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Enduring Powers of Attorney - changes coming into force

Enduring Powers of Attorney (EPAs) are important documents where a person (donor) appoints representatives (attorney/s) to take care of their affairs if they lose mental capacity. There is a common misconception that only the elderly need to have EPAs but anyone can become mentally incapable at any age. In addition there is the ability for EPAs to take effect while a donor still has mental capacity. There are two types of EPAs: one in relation to property and one in relation to personal care and welfare. The Protection of Personal and Property Rights Act 1988 (the Act) sets out the requirements for EPAs. Amendments to the Act come into force on 16 March 2017. These include a change to plain language forms of EPAs so that they are simpler and easier to follow for donors and attorneys alike. From 16 March 2017, EPAs in the old forms that are not fully executed will need to be re-done on the new forms. Any EPAs in the old form that are fully executed before this date will still be effective.

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The Residential Tenancies Amendment Act: landlords and tenants

If you own or are intending to buy a rental property, it is important you are aware of the recent changes that place obligations on landlords. The Residential Tenancies Amendment Act 2016 came into force on 1 July 2016 for all residential tenancies.

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Changes to KiwiSaver HomeStart Grant from 1 August 2016

If you are looking to purchase a property and have a KiwiSaver investment, you should check to see if you are eligible for a HomeStart Grant from Housing New Zealand. There have been recent changes to the KiwiSaver HomeStart Grant criteria that potentially increases the number of property buyers who may now be eligible for the Grant.

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New year, new plan

With 2016 well and truly here and January done and dusted resolutions may have been set, new systems in place and the journey has started to achieve those milestones. With the life plan in place it may also be a good time to consider your 'legal health' and your plan for the New Year in that regard.

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Will you have a tax bill for capital gains on land sales?

A new tax test on the sale of residential properties is coming – the bright line test. If you buy and then sell a residential property within two years new taxation rules may apply to the gain (or loss) that you make.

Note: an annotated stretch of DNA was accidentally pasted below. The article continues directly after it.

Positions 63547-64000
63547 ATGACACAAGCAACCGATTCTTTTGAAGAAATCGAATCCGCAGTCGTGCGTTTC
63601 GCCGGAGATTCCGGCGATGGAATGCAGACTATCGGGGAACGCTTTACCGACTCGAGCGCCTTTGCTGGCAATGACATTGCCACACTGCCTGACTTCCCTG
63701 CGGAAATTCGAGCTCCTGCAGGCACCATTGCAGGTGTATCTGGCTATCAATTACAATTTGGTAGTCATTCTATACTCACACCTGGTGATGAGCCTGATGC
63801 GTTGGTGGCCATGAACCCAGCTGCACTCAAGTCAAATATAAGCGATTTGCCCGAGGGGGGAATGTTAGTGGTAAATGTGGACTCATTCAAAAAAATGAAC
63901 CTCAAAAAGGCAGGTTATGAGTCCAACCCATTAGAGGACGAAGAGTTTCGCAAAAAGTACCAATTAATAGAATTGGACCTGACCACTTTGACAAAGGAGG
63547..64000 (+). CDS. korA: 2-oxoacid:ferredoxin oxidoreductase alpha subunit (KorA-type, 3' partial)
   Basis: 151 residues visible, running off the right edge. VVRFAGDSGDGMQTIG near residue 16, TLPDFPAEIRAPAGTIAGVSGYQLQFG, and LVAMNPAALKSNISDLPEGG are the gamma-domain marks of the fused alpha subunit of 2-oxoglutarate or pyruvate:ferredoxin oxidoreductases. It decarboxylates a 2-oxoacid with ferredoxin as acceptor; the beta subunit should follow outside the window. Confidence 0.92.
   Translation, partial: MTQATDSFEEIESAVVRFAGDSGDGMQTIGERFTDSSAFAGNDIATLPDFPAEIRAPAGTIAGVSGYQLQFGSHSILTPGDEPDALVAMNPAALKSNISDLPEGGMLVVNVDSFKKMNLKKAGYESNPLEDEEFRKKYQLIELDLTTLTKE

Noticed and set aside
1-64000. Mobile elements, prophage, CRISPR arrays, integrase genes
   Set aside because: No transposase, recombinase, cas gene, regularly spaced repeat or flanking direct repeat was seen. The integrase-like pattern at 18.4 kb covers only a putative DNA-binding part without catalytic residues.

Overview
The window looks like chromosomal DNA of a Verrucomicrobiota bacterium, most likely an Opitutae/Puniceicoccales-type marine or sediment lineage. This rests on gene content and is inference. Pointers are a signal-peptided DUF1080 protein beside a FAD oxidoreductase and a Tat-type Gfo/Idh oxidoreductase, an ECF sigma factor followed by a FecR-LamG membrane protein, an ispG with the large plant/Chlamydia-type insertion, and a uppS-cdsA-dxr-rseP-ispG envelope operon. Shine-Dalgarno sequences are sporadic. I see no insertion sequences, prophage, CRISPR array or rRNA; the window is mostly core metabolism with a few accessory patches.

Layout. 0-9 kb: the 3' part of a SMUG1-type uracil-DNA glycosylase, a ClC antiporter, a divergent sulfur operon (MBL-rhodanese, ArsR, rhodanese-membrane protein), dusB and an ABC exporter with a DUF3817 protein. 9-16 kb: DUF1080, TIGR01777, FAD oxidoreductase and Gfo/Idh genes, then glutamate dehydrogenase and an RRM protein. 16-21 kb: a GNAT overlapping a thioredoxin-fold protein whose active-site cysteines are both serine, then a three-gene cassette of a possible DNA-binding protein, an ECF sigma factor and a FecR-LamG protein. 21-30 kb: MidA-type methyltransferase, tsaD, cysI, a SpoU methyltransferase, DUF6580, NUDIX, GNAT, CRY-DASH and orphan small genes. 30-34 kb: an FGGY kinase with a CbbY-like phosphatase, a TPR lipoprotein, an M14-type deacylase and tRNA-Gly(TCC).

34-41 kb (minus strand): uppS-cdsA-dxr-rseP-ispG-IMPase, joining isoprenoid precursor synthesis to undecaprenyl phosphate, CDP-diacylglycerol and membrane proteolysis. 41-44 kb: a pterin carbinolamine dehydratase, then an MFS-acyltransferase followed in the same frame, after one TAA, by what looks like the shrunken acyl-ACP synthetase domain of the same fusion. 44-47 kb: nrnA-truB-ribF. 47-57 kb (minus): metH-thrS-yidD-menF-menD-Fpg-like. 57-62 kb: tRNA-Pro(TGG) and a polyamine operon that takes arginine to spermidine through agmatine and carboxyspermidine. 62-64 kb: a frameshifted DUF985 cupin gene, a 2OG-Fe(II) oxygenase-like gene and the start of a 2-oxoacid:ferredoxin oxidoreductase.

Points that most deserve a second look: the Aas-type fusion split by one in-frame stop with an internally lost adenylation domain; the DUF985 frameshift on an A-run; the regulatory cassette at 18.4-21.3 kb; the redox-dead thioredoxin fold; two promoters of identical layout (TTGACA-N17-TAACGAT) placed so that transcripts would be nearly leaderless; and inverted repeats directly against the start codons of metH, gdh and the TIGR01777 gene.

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Arcadia Homes Ltd (In Liq) v More To This Life

For the first time in New Zealand, the issue of "subject to director's approval" clauses has come before the Courts. This raised the question of how such clauses would be interpreted. In particular, would the Courts approach the clauses as "conditions precedent" or "conditions subsequent"?

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Payment of Sum Insured Over and Above EQC Cover

On 15 May the High Court delivered a judgment in respect of a body corporate's earthquake claim against its insurer Zurich: Body Corporate 398983 v Zurich Australian Insurance Limited [2013] NZHC 1109. The issue for determination was whether the amount Zurich was to pay was in addition to the sums paid by the Earthquake Commission.

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Buyers Beware - The Risk of Damage to Purchased Property

A recent decision of the High Court in Christchurch shows that difficulties for vendors and purchasers remain where the property suffers damage before the property changes hands.

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Hutt City Council v The Lower Hutt District Court [2013] NZHC 706

Section 181(2) of the Local Government Act 2002 empowers territorial authorities to construct sewage and stormwater drainage works "on or under private land". This case was the first occasion the High Court has been required to interpret section 181(2) of the Act.

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Behind the media coverage: the impact of O'Loughlin v Tower Insurance

The impact of the Christchurch Residential Red Zone on insurance claims was clarified on Friday (5 April 2013) by Justice Asher of the High Court in O’Loughlin v Tower Insurance.

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Trusts as Vehicles for Wealth Management

Trusts can be a useful mechanism to manage and distribute wealth.  They can be used in this way both during your lifetime and after you have died.

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Johnson v Auckland Council [2013] NZHC 165